June 15, 2010

I’m not quite sure how to start this but hello and welcome to my blog, and I’m glad to share my experiences with you! I’m currently a senior in the Aerospace Engineering degree at Embry-Riddle, with a concentration in Propulsion. That has a lot to do with my current internship actually at MTU Aero Engines.

But before I start talking about that, let me give a bit more of my background and why I am here at Embry-Riddle. Aviation has always been a big interest of mine and it started when I wanted to be an astronaut as a kid. My goals have shifted quite a bit since then, but have generally stayed in the Aerospace industry. In high school I decided to pursue Aerospace Engineering after talking to a counselor and started searching universities. Embry-Riddle was recommended to me by a teacher of mine who had a son attending. The ‘AU’ of ERAU (“Embry-Riddle Aeronautical University”) caught my interest immediately and as I researched further into the school, looked at the course offerings and locations, and visited the campus in Daytona Beach, I was set on attending. And so I have been, and it’s been a great experience so far. The best thing definitely is how much connection to the professional aerospace industry you can get at ERAU. Aside from hosting a series of speakers talking on topics varying from rockets to relativity, the half a dozen or so professional engineering organizations and groups on campus are amazing. I’ve made quite a few great contacts just from being a member in the campus chapter of the Society of Women Engineers (SWE). And not to mention also, the ERAU Career Services, which has helped me get both of my internships, including my current internship in Munich, Germany.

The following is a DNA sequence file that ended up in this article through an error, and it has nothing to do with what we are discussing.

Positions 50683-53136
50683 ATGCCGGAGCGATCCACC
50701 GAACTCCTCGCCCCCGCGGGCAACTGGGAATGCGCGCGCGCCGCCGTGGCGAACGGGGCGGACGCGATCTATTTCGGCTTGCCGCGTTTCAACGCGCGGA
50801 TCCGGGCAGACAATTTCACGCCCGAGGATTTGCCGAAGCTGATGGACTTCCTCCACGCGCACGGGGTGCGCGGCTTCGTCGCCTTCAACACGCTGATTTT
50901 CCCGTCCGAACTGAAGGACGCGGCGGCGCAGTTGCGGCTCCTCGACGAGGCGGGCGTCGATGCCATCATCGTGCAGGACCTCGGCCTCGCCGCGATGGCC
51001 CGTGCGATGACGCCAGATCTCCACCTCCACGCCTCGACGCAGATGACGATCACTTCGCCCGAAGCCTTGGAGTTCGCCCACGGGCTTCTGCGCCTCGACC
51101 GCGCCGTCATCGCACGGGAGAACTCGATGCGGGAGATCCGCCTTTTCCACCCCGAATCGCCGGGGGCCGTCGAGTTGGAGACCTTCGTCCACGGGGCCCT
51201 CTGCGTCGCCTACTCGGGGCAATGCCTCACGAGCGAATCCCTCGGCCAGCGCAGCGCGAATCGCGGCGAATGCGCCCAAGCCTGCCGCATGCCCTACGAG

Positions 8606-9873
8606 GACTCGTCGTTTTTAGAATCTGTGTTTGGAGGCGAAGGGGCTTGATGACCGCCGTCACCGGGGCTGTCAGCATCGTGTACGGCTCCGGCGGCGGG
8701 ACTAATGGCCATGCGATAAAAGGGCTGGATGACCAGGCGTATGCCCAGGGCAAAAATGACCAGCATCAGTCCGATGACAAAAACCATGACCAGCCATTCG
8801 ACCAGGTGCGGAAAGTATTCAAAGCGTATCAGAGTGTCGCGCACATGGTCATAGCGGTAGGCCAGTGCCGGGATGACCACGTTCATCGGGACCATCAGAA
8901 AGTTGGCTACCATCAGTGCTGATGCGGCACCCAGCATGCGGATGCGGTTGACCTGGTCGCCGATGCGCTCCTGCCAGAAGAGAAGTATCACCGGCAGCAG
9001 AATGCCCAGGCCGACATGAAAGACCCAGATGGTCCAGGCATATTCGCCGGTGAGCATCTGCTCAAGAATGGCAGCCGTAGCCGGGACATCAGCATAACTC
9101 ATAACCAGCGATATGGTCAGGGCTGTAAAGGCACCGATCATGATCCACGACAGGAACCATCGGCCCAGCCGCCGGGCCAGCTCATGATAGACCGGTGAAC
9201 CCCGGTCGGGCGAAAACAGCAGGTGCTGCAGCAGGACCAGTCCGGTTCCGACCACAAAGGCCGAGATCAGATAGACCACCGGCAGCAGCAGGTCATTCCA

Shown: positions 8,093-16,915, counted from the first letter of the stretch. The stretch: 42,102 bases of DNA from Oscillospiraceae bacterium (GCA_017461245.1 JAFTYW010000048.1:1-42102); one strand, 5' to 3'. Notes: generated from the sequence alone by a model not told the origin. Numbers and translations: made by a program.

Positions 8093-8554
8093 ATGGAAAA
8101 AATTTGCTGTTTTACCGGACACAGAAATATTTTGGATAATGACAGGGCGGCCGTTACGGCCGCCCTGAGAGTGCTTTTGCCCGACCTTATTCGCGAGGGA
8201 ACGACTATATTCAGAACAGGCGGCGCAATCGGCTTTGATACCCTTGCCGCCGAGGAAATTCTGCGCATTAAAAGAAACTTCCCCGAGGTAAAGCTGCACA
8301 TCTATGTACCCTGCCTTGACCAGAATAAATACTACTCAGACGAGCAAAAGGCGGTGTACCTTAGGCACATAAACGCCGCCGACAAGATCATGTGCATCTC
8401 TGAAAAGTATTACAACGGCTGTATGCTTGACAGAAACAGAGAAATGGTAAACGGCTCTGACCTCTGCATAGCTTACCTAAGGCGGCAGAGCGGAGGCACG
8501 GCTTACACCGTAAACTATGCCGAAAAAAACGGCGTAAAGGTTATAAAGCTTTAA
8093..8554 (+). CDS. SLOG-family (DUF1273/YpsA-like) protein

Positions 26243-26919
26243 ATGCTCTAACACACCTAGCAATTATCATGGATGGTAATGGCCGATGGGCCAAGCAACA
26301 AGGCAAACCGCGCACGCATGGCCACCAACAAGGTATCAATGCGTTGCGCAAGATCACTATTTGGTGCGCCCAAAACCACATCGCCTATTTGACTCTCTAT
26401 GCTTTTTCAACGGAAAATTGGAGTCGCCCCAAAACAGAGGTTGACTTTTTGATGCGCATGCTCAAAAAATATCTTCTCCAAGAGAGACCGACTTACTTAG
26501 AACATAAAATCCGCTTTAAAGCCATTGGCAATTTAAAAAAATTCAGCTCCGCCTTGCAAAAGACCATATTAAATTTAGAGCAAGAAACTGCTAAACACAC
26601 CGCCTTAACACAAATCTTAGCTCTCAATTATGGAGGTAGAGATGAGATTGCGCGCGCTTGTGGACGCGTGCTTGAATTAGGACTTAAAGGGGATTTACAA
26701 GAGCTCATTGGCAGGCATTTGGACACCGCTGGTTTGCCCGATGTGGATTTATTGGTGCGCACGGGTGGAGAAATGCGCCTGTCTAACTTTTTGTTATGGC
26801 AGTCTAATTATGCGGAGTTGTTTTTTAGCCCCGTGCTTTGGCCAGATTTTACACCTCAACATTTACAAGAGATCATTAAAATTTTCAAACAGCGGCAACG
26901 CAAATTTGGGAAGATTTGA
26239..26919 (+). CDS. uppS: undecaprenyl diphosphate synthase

And (finally) speaking of my internship, currently I am a “Praktikantin” (German for intern) at MTU Aero Engines in Munich, Germany. This is my second internship, and at 6 months it is also the longest one I’ve done. I actually started this internship March 1st, and I will be here in Germany until August 31st. Getting this internship was really a massive change for me. The position was posted on ERAU’s career site in the middle of November with a deadline at the beginning of December, for the position starting the 1st of January…in Germany. By November, I’d already signed up for my spring classes and was thinking mostly of getting finals over with, already making plans for the winter break and spring thereafter. And yet I applied for an internship that supposedly would have me moving to Germany for 6 months in just one month. However, as it turned out, I did get some extra time because I had to get a residency permit and a working visa before I could start at MTU, and those things takes some time. Thus my start date moved to March 1st.

A bit about MTU: MTU is an independent aircraft engine manufacturer and engine maintenance service provider headquartered in Munich, Germany. They partner with other engine manufacturers like Rolls Royce, Pratt & Whitney, GE, etc, to create components for engines that power everything from the Boeing F/A-18E/F Super Hornet and Eurofighter to passenger jets, like the Boeing 747 and the Airbus A310. Working here is amazingly exciting for me, I’m really learning so much and Germany is great.